Feeding the Beast

A quick acknowledgement that my child is a wonderful and robust eater, with the caveat that she may become an insufferable picky nightmare at any moment. I can afford healthful and abundant food for her. These two things are of utmost importance, but I’m still going to whine. 

Currently, I’m having a hard time getting a grip on food. Our 15-month-old eats three full meals a day and two hearty snacks that might as well be meals. Long gone are the days of adorable little baby purees that get frozen in teeny tiny ice trays. Instead, I’m hauling racks of enchiladas out of the oven, stirring massive pots of black beans, and slicing hearty chunks of avocados/pineapple/apples/carrots/potatoes until my hands fall off. And that’s just for lunch. I’m at home full-time with her, which for us means that I shop for and prepare all this food with the urgency of a short-order cook.

“Muppets Take Manhattan” hitting a little too close to home.

If the meal isn’t ready within the 15-second window that my daughter deems acceptable, I get yelled at. Aggressively. My child doesn’t make delicate baby sign language for “more” or “food, please.” She makes baby scream language for “HEY, SHITHEAD!” and “YEA, YOU, THE GUY WITH THE GREASY PONYTAIL.” (This is, of course, the same kid from the changing table.) I shovel all the food down her pie hole as fast as I can while she brazenly feeds any leftover scraps to the dog. As if I weren’t frenzied enough, when I bend down to clean up the disgusting floor (which the dog refuses to lick himself because he’s a prince), she delightfully kicks the back of my head and yanks my (greasy) ponytail.

But a little bit of background: I’m not exactly a natural in the kitchen. My trips to the grocery store have a history of being expensive and wildly inefficient. The first time we shopped as a couple, Nate and I bought Magic Shell chocolate sauce and an UTZ-sponsored plastic basketball hoop from a killer display in the chip aisle. Currently, our kitchen contains more boxes of powdered sugar than eggs and seven bottles of rice vinegar.

Cooking for other people is a whole other level of hell for me. Last summer, we had a couple come over to meet the baby and catch up. It was a 3-4:30pm kind of thing on a Saturday. A time when a few snacks and beer would be appropriate. Instead, I spent ALL morning at the grocery and liquor stores, buying supplies for what could have been a Downton Abbey Christmas feast. I was a disaster all day – projecting my stress onto Nate and fretting over the clock from the moment I woke up. Despite all the effort and money, when 3pm rolled around, the only things I had to show for my maniacal morning were a bag of Tostitos (no salsa), a handful of clementines, and a plate of stale office cookies that a friend had dropped off the day before. No beer. I forgot the beer.

Still to this day, I have no idea what the hell I was doing at the grocery store that morning or where all that money went. (In retrospect, my first problem was that I went to a Normie grocery store and not Trader Joe’s, where there’s a designated section of dips, crackers, and cheeses that says, in a whimsical old-timey voice, “feed these to your guests, ya shithead.”)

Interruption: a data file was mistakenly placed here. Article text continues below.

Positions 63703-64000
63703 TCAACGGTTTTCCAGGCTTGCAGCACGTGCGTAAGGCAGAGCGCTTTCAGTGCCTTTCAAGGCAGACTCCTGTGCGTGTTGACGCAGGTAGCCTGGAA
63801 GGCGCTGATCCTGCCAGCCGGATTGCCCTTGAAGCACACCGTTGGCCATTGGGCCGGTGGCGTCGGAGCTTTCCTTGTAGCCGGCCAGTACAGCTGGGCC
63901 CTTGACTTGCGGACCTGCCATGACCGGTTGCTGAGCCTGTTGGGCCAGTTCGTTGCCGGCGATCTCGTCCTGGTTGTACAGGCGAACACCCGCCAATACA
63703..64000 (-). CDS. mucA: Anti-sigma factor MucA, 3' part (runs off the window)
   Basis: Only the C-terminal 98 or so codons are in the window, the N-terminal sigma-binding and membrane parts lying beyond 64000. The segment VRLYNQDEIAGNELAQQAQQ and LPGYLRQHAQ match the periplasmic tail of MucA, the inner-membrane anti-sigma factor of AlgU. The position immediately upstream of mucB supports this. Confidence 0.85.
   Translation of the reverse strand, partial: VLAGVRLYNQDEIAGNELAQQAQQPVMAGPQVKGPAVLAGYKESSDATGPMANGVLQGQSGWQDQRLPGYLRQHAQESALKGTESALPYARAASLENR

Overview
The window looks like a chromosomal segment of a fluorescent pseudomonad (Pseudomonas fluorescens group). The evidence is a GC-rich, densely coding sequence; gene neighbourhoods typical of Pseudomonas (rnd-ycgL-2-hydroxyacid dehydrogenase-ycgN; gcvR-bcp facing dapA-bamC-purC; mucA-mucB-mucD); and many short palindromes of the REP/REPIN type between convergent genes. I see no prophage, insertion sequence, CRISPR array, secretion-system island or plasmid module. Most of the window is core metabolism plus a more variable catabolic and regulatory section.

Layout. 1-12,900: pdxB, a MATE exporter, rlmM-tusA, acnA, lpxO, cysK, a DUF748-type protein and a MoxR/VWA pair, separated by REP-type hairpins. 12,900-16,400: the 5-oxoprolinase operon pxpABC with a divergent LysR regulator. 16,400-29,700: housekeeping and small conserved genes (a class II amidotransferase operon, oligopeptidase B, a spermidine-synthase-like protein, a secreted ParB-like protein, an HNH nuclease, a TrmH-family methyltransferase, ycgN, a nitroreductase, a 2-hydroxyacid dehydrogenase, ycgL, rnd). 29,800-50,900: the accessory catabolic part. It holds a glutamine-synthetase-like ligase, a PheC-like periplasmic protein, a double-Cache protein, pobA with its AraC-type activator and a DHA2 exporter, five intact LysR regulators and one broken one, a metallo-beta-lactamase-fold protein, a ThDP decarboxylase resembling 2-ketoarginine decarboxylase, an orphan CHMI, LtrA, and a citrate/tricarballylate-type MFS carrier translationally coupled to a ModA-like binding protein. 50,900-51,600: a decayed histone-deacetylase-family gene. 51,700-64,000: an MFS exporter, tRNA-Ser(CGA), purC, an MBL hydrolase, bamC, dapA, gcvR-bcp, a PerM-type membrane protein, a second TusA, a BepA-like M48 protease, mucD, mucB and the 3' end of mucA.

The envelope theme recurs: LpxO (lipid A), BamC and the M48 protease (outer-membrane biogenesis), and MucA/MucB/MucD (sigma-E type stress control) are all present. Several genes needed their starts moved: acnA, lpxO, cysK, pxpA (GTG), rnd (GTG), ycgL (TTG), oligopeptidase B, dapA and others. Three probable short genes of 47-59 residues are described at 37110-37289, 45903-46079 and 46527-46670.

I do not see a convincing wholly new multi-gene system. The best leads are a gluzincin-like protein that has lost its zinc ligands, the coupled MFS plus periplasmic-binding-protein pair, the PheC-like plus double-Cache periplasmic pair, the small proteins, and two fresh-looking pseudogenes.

If, in a pinch, someone asked me to cater a very small wedding, I would buy 500 hot dogs, put them in a bathtub of lukewarm water, and then set myself on fire. I truly cannot think of any other way to manage that assignment.

It’s a shame because I’m a very social person with loving, wonderful friends. As a parent, it’s nice to have people come over to the house, thereby eliminating baby travel obstacles and babysitter fees.  I really wish I could be the person who can say to a group of friends “hey, why don’t you all stay for dinner?!” and then whip up an effortless yet delicious rice vinegar and powdered sugar chicken dish. Everyone would have a blast and say “how does she do it?!” and “glad it’s not hot dogs again!”

So, you can imagine my horror when I realized that I’m faced with preparing a dinner party five times a day for the most demanding and judgemental guest in town. And I’m on a budget that requires me to be very frugal and creative with my choices. I can’t feed her novelty basketball hoops, unfortunately. But I’m getting better, thanks to a few pieces of advice I’ve picked up:

  1. Surrender yourself to friends/acquaintances who are parents and/or who love to cook. I have Adelaide and Jordan, who told me early on to skip the rice cereal and feed the baby whatever you and your spouse are eating (in pureed form). This took the edge out of my decisions and made me feel like I was instilling good eating habits instead of enduring a never ending chore.
  2. Stone Soup. This site has 5-ingredient recipes and is immensely helpful for uninspired souls on a budget. Also the book Little Foodie.
  3. Frozen vegetables and berries do wonders for the wallet.
  4. Keep shoveling the food, even if the baby doesn’t like it. It took Valerie 10 tries to enjoy eggs, and now she loves them. And eggs are the easiest. Can’t imagine life without them.
  5. Grow your own herbs. (Full disclaimer, this is great in theory. Last summer, I bought two big pots, filled them with soil, put in basil and dill seeds, stuck them in the sun on our balcony, and then spent the next three months patting myself on the back and telling people how I grew my own herbs. Of course, amid all the self-praise, I forgot to water the pots and never checked on them once. I didn’t even remember they were out there until the dog toppled them over and buried a toy in the massive pile of bone-dry dirt. So, $3 Sage continues to rot in my fridge. But that doesn’t have to be the case for you!)
  6. Freeze all leftovers. We all know what happens to leftovers in the fridge.

Any other tips out there? Anyone need a caterer for a small wedding?


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